If you're like us, you've probably reached for a caffeinated drink when you've been tired, but did you know caffeine has the ability to perk up your skin, too?
The key is antioxidants. These are compounds that battle free radicals, and caffeine just so happens to be antioxidant-rich!
Free radicals are molecules that damage our skin cells by attacking the cell’s DNA and mitochondria. Free radical damage can come from exposure to ultraviolet rays, as well as other environmental toxins like smoke, pollution, and dirt.
Our bodies produce their own antioxidants (to fight free radical damage) naturally, but not in enough quantities or quickly enough to battle the free radicals we’re constantly exposed to.
So, we need to supplement what our bodies produce with additional antioxidants -- and that’s where caffeine comes into play!
Antioxidants work to prevent premature aging, including wrinkles, sagging skin, hyperpigmentation (age spots), and loss of elasticity. In addition, caffeine also has anti-cancer and anti-inflammatory properties that work to fight many different types of diseases inside our bodies as well as on our skin.
Caffeinated products help to deliver a variety of antioxidant properties to the skin, including chlorogenic acids (CGAs), caffeine, caffeic acid, tannic acid, and others. All of these caffeine compounds help to promote excellent blood circulation, which works to keep your complexion glowing and radiant.
While coffee provides many antioxidants to help our skin, one of the biggest sources of antioxidants is green tea. Scientific research has shown a variety of skin healing and enhancing properties contained within the chemical makeup of the green tea, as it contains polyphenols - compounds that are powerful antioxidants.
When free radicals prevent the body from regulating the damage that they cause, oxidative stress results, which can cause a variety of medical conditions. As a natural antioxidant, green tea is one of the most effective weapons against inflammation, and it has the ability to protect skin from cancer.
As a topical application, it works to provide anti-aging effects on skin cells. This helps to reduce the appearance of fine lines and wrinkles, stimulate collagen production, and reduce skin inflammation. That’s why there are so many skincare product formulations that include green tea.
Some studies have also found that the caffeine in green tea, and the polyphenols it contains, are actually able to reactivate dying skin cells. This discovery indicates that there are many potential benefits of utilizing topical green tea to reduce the aging appearance of sun-damaged skin.
Green tea is also an excellent anti-inflammatory which helps to repair damaged skin cells. But green tea isn’t the only product offering antioxidant and anti-inflammatory benefits to the skin, there are many other caffeinated products that help to fight free radicals and the damage they cause.
Oxidative stress is another way free radicals attack your skin, making it more prone to harmful effects and DNA damage. Studies have shown that caffeine has unequivocal, consistent, and powerful antioxidant properties that work to mitigate damage from oxidative stress.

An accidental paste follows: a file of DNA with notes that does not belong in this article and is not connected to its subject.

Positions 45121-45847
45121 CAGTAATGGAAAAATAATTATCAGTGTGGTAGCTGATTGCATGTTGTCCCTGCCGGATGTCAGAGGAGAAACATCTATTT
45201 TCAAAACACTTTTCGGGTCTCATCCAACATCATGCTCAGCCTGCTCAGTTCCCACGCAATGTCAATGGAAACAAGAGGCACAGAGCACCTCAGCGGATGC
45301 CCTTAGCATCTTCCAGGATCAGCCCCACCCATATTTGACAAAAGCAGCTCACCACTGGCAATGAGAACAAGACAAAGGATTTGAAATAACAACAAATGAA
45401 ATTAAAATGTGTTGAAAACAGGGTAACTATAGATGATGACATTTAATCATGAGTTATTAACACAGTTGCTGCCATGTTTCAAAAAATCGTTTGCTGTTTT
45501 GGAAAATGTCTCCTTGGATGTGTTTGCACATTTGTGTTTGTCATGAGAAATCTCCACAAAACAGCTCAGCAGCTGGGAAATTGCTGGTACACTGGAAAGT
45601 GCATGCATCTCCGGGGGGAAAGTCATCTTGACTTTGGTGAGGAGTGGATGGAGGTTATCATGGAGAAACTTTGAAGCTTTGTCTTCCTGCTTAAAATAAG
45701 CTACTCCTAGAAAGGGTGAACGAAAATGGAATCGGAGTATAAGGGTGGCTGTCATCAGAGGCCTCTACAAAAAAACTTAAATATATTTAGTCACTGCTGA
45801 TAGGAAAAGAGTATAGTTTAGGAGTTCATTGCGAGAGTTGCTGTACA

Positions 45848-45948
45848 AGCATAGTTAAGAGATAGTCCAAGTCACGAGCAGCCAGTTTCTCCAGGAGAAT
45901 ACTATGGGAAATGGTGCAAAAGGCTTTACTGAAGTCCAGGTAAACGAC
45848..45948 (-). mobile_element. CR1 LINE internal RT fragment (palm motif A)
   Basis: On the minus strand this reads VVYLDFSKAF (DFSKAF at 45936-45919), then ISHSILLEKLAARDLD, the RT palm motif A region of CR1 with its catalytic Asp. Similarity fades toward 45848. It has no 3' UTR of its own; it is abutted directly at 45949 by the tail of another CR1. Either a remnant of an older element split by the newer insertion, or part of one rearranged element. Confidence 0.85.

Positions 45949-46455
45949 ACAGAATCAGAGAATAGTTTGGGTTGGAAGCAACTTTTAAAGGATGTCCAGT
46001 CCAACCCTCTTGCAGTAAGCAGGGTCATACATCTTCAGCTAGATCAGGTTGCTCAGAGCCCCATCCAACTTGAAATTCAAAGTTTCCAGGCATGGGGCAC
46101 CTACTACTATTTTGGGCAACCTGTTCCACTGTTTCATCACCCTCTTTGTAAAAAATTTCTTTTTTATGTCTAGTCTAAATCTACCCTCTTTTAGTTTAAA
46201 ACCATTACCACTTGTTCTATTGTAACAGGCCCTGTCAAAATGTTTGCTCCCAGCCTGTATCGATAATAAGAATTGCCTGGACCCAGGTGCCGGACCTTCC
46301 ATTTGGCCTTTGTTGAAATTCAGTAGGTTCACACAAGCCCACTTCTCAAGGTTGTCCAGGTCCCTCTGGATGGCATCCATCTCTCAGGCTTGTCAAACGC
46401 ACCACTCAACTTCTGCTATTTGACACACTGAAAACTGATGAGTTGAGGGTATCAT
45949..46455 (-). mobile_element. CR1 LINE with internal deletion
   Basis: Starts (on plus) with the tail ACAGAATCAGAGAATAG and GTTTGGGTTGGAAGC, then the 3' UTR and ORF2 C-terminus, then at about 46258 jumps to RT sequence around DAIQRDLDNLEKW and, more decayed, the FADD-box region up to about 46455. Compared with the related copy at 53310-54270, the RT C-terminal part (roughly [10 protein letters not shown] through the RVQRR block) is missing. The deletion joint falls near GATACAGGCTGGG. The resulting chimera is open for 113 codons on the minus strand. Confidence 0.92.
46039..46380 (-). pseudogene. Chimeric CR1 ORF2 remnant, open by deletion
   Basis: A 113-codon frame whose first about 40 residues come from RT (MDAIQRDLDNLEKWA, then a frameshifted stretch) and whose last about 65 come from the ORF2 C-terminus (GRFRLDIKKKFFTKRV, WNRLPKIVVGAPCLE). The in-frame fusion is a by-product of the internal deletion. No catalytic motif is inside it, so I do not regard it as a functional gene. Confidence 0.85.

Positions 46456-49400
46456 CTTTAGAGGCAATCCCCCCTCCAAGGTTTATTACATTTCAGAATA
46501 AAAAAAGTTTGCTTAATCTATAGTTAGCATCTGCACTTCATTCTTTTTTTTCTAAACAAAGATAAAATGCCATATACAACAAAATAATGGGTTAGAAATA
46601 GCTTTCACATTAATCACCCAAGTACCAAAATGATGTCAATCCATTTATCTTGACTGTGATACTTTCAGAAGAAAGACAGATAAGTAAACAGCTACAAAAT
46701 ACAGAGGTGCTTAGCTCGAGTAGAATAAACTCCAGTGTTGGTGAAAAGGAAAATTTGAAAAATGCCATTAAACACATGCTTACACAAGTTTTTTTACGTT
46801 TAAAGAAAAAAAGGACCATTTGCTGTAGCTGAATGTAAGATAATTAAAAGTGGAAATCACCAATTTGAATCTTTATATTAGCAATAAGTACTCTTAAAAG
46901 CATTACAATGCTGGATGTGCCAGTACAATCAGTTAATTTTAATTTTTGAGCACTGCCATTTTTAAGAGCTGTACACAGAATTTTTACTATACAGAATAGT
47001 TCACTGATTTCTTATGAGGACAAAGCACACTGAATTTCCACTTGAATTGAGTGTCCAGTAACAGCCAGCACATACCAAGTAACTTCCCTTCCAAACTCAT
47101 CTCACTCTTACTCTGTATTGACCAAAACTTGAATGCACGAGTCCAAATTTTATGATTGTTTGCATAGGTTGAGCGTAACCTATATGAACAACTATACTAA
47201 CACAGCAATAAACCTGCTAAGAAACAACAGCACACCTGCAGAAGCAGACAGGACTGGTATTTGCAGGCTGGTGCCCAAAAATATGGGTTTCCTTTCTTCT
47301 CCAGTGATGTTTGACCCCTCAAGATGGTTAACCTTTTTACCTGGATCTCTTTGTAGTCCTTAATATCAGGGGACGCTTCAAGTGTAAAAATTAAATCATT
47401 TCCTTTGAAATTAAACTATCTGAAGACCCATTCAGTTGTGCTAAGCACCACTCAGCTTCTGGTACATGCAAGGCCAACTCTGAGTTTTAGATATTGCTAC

There are many products available that utilize caffeine as a topical cleanser and as a rejuvenator for skin. One of the biggest benefits of caffeine is that it is a skin brightener.
Products containing caffeine are applied to the skin to produce a glowing complexion, first by removing dead skin cells and then by using its antioxidant properties to help skin look more youthful and glowing. Caffeine works to exfoliate skin, brighten skin, prevent clogged pores, and soften lines in the skin.
Another benefit of caffeine is that it works as a skin tightener. It does this by drawing moisture out of the skin leaving fresh, new, softer skin cells, making skin look tighter and less prone to wrinkles and fine lines. It has the ability to smooth out and eliminate fat deposits within skin cells while firming up the skin.
Some of the benefits of caffeine are available to the body’s skin cells by drinking beverages with caffeine and eating food products that have high levels of caffeine, but topical application is best.The reason is simple: when ingesting caffeine, you body utilizes the caffeine for other organs in the body besides skin.
Plus, the body metabolizes the caffeine and its compounds before they’re able to work their magic on skin cells. Only a small percentage of caffeine’s antioxidants actually reach the skin cells you’re trying to reach - perhaps as low as 1% - 3%.
Topical application of products that contain caffeine are placed where they do the most good: on the skin’s surface. The best plan incorporates both methods - eat a diet rich in natural caffeine and use caffeinated products topically.
A regimen of topically applied skincare products that contain caffeine (like green tea, kola nut, and coffee) will work to minimize the symptoms of photoaging, wrinkles, fine lines, dry patches, dermatitis, and other skin conditions.